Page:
payup

Big C
03-01-2008, 11:01 PM
My plan is sticking to smaller 1 acre or less properties with my Q36...seems like it is more profitable anywayspayup

DA Quality Lawn & YS
03-01-2008, 11:14 PM
I agree with Big C - I will also stick to acre or less mowable with my Quick (when I purchase it). I also think as long as you stay away from mowing wide open lots where Z's are dominant, you will be fine. The quality of cut of the Quick over a Z will really show on 1 acre or less lots where zooming back and forth isn't the only thing you do.

landscaper22
03-01-2008, 11:34 PM
I guess I understand not getting a larger ZTR if you will have to upgrade trucks and trailers, especially if you are not financially ready. And I also like some of the smaller properties. But I would not say the smaller properties are more profitable than the larger ones. The largest property I have is a industrial account with between 5-6 acres of grass. You just have to price it right, and it can be even more profitable than the small properties. I like the larger accounts (especially commercial ones) because it keeps me from spending so much time traveling from job to job, and most larger commercial and industrial accounts I have serviced let me do my job and they leave me alone. I have two accounts that I would consider fairly large. They are my favorite ones to service. They also have made a huge difference in my income level.

I also think a little differently about mowers. I do have a 36" walk behind, but I rarely ever use it. I will probably sell it. My opinion is that they are just too slow and work you to death. The one exception would be the Toro with the T-bar. My 48" Exmark LZHP has a deck that is large enough and is fast enough to cut most larger properties. It is also small enough to cut fairly smaller lawns. The few properties that are just too small for the 48" I will just use my 21". I know everyone feels differently about this. But, this is what works for me.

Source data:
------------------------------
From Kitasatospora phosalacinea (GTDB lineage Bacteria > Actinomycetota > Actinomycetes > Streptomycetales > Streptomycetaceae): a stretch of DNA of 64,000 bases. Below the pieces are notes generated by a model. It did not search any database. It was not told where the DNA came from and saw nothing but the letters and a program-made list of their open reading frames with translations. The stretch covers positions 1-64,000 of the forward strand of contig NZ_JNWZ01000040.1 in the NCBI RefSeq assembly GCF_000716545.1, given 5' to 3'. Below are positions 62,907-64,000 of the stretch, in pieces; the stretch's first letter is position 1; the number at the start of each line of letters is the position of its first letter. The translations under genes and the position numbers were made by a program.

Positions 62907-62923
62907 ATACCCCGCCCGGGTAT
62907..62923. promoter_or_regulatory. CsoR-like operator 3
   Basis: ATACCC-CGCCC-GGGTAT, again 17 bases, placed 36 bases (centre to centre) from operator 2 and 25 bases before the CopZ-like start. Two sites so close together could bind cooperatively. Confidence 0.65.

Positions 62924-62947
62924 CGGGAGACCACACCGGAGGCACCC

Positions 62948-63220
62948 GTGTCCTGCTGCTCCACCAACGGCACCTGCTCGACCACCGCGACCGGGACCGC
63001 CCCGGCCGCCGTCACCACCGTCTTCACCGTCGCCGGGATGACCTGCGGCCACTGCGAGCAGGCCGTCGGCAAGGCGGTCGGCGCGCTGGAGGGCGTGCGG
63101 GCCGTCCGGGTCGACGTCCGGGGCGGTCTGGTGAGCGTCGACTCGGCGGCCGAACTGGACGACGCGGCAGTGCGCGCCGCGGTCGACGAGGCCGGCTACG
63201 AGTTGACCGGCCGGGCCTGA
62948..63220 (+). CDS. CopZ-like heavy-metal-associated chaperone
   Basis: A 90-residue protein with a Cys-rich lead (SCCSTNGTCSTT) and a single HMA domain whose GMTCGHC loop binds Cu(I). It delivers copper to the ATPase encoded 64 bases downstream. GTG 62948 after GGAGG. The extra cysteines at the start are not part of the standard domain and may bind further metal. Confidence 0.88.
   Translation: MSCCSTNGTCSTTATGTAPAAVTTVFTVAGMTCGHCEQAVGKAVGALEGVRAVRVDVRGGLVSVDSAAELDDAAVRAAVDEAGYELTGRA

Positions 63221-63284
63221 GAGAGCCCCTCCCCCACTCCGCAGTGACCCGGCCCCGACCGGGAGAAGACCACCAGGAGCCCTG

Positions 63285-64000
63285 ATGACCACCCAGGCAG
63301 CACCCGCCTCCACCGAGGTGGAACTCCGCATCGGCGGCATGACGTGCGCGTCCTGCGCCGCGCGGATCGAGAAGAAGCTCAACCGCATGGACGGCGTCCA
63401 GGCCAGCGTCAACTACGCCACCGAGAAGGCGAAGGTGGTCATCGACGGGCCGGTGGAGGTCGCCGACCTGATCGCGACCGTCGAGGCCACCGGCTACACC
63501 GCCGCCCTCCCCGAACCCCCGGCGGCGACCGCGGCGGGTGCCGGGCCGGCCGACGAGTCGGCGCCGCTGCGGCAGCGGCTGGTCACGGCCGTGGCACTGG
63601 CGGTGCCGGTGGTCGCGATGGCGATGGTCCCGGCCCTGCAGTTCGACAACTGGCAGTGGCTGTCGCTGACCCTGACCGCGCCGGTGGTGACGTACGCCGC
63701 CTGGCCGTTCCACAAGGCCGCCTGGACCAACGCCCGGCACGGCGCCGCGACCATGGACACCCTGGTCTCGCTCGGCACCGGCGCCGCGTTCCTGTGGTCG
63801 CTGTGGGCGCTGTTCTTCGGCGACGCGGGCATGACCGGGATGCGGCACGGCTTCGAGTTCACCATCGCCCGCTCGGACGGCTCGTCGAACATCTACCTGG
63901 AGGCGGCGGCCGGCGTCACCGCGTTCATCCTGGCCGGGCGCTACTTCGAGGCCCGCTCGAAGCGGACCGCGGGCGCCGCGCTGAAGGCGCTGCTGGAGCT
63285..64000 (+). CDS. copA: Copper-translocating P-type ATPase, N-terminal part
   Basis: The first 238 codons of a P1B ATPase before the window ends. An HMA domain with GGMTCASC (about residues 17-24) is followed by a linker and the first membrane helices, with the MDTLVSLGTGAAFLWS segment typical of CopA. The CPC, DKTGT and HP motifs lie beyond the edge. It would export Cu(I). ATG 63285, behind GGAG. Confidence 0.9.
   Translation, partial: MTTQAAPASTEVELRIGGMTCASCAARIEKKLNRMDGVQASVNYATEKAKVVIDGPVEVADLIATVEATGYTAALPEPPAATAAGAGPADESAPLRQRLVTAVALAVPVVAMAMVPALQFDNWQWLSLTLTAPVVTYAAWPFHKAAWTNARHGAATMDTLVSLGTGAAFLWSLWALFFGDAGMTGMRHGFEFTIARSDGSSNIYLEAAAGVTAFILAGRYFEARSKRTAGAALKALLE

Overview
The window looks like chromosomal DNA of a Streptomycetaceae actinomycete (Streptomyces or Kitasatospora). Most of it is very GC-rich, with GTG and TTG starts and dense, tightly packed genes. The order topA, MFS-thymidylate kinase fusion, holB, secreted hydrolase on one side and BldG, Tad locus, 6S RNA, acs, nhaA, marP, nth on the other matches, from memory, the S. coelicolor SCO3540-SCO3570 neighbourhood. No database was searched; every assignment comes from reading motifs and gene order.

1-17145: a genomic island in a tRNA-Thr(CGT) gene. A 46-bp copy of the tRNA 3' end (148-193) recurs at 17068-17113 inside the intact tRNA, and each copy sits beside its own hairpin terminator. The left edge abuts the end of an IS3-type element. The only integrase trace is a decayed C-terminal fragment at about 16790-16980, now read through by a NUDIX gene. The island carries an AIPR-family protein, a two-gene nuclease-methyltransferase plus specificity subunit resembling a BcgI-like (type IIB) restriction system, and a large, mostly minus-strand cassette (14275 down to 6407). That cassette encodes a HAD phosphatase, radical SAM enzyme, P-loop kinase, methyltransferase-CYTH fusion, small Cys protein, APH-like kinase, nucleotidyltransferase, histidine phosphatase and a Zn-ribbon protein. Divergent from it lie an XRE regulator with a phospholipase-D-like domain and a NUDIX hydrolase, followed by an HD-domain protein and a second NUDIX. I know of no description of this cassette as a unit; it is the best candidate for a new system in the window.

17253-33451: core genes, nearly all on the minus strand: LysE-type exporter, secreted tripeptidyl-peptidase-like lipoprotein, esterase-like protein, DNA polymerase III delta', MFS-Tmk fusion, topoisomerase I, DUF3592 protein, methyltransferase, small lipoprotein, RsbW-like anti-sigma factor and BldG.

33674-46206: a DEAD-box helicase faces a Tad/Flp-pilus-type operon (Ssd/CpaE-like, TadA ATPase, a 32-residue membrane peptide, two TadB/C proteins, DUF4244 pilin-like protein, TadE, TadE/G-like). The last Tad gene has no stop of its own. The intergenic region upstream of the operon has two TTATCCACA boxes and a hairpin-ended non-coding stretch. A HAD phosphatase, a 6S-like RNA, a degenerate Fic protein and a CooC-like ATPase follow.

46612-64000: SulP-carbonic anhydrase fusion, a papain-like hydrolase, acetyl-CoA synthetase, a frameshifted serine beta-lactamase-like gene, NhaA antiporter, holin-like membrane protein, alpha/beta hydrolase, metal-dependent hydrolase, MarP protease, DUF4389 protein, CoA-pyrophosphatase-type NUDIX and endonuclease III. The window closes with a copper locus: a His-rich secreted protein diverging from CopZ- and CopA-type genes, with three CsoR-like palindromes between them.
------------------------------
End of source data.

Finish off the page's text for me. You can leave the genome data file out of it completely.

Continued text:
mag360
03-02-2008, 02:49 AM
I guess I understand not getting a larger ZTR if you will have to upgrade trucks and trailers, especially if you are not financially ready. And I also like some of the smaller properties. But I would not say the smaller properties are more profitable than the larger ones. The largest property I have is a industrial account with between 5-6 acres of grass. You just have to price it right, and it can be even more profitable than the small properties. I like the larger accounts (especially commercial ones) because it keeps me from spending so much time traveling from job to job, and most larger commercial and industrial accounts I have serviced let me do my job and they leave me alone. I have two accounts that I would consider fairly large. They are my favorite ones to service. They also have made a huge difference in my income level.